Northern Europeans wanted oranges as well. They began with plants in pots that were pulled inside when the weather cooled. That developed into building orangeries with roofs and heaters, glassed in, when that technology became good enough (1800s). They were helped by the climate. As late as the reign of Elizabeth I, oranges could be grown in the ground in Sussex, southern England.  From the 1500s through the 1800s, rich people competed to have the most luxurious stands of oranges, for both the fruit and the flowers. (see the edifaces they built: google on famous orangeries).

The Crusaders returned from the Holy Land with fond memories of citrus fruits. Europeans deduced from that that oranges had been growing there at the time of Christ, though in fact oranges arrived just before the Crusaders and are not mentioned in the Bible. Consequently, painter after Medieval and Renaissance painter included oranges, orange trees, and orange blossoms into portrayals of the Madonna and Child, the Last Summer, the Garden of Eden and other illustrations of Biblical stories (look for them!) Probably this association, very visible in classic art, encouraged giving oranges at Christmas. 

orange on tree
oranges on tree

Until recently, oranges were rare and expensive. The wealthy could grow their own, but most people rarely saw an orange. We easily forget that less than 100 years ago, fruits would be transported relatively slowly, overland, summer and winter. Refrigeration, to preserve fruit, took hold slowly; ships from 1890, airplanes for freight from 1910, trucks from 1925, but it took decades for refrigerated shipping to be widespread and carry fruit to your grocery store in December. One of the orange's strengths is that the thick rind allows it to be transported long distances with minimum protection. Long before other tropical fruits like pineapples or papayas could be successfully shipped to northern markets, oranges were there. Beautiful, fragrant, tasty, a fresh fruit in winter...they made great gifts.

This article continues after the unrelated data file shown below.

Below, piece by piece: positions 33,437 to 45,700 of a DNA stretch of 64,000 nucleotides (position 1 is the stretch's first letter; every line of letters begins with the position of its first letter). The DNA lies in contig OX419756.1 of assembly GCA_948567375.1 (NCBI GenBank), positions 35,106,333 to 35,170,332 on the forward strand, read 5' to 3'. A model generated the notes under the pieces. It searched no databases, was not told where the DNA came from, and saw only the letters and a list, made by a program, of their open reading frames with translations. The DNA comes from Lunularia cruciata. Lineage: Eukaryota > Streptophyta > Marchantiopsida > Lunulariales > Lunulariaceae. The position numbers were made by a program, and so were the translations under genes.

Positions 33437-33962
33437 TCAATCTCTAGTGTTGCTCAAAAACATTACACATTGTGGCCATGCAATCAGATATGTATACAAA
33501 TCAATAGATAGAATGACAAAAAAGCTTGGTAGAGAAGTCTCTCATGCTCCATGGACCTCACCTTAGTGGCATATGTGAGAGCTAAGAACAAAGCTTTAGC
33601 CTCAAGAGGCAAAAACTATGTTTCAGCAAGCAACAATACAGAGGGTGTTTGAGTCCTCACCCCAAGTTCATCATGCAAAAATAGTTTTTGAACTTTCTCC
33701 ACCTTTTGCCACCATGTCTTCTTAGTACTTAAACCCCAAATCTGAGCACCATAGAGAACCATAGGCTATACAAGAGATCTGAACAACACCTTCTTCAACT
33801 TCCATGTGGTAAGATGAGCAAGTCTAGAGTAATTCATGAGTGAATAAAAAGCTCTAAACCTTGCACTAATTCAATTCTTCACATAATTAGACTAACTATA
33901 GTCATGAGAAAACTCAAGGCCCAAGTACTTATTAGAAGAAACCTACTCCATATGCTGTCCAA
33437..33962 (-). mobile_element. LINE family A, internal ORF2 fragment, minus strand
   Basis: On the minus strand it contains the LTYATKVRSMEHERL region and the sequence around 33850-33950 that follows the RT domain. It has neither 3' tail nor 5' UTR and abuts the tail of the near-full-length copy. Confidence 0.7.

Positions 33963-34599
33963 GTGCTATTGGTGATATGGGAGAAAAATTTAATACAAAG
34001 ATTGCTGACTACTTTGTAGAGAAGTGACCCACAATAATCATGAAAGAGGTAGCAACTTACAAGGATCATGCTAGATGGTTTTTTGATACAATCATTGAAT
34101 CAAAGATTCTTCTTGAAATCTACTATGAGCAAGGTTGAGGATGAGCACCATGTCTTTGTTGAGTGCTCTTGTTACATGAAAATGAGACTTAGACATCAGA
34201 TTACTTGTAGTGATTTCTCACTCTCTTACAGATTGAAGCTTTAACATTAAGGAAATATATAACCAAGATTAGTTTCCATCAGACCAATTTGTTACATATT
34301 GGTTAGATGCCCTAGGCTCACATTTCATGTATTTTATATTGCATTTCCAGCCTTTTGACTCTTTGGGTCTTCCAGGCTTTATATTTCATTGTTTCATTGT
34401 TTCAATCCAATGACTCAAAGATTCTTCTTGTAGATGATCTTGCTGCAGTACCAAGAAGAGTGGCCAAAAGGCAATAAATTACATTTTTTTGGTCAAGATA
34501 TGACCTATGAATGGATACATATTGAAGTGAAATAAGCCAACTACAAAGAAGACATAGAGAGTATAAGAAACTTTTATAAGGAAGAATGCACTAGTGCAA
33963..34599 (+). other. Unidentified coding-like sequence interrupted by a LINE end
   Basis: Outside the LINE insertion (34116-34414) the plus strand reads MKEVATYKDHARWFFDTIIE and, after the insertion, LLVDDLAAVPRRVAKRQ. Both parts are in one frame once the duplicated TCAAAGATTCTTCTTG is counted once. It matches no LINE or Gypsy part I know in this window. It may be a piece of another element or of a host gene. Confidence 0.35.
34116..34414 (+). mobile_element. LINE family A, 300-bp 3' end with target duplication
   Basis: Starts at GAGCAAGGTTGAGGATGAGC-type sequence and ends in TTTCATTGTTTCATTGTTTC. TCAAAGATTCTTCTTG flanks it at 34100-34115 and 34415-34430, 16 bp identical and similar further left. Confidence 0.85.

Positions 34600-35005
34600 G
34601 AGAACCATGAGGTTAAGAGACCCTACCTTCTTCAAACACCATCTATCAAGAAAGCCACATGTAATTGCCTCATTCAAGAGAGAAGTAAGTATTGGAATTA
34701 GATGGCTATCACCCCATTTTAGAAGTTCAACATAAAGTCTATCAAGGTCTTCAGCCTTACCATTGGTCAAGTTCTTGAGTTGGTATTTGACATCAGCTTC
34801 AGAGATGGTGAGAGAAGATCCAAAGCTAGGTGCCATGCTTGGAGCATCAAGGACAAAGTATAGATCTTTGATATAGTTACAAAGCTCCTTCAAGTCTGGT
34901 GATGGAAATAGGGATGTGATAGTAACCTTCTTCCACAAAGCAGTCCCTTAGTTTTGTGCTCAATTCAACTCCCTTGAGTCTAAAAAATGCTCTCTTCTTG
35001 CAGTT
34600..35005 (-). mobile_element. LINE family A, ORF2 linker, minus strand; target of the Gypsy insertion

Today there are hundreds of varieties of sweet orange, as well as other sweet citrus fruits like tangerines to choose from and they are available year round across the continent. They are so successful that they've become ordinary. 

But they aren't ordinary. Take a moment on a cold winter day to savor an orange! 

orange, Citrus x aurantium
an orange

Comments and corrections welcome.

Citrus history is a marvelous web of crossings between species and varieties. See G. A. Wu et al. 2018. Genomics of the origin and evolution of Citrus. Nature. 554:311-316. link accessed 12/23/22.

Other references:

McPhee, J. 2000. Oranges. Farrar, Straus and Giroux, New York.

Roose, M.L., R.K. Soost and J. W. Cameron. 1995. Citrus Citrus (Rutaceae) pp,441-448 in J. Smartt and N.W. Simmonds. Evolution of Crop Plants. Longman Scientific Publishing. Harlow, Essex, England.

Kathy Keeler, A Wandering Botanist


  1. Growing up in Los Angeles many neighbours had orange or other citrus in their gardens. But I truly came to appreciate them after living many decades in northern Europe, then working for a month in a garden in southern Spain. I would pick oranges to eat from the tree during a break from winter pruning grape vines and fig trees. After so many cold winters, the wonder of a fresh orange, straight from the tree, (at the same time as next year's sweetly-scented blossom) truly came home to me.

  2. Very interesting, thanks. And I will pick up a few oranges today :)

  3. Oranges became a staple on Portuguese ships due to its effect on scurvy. Great article, as always.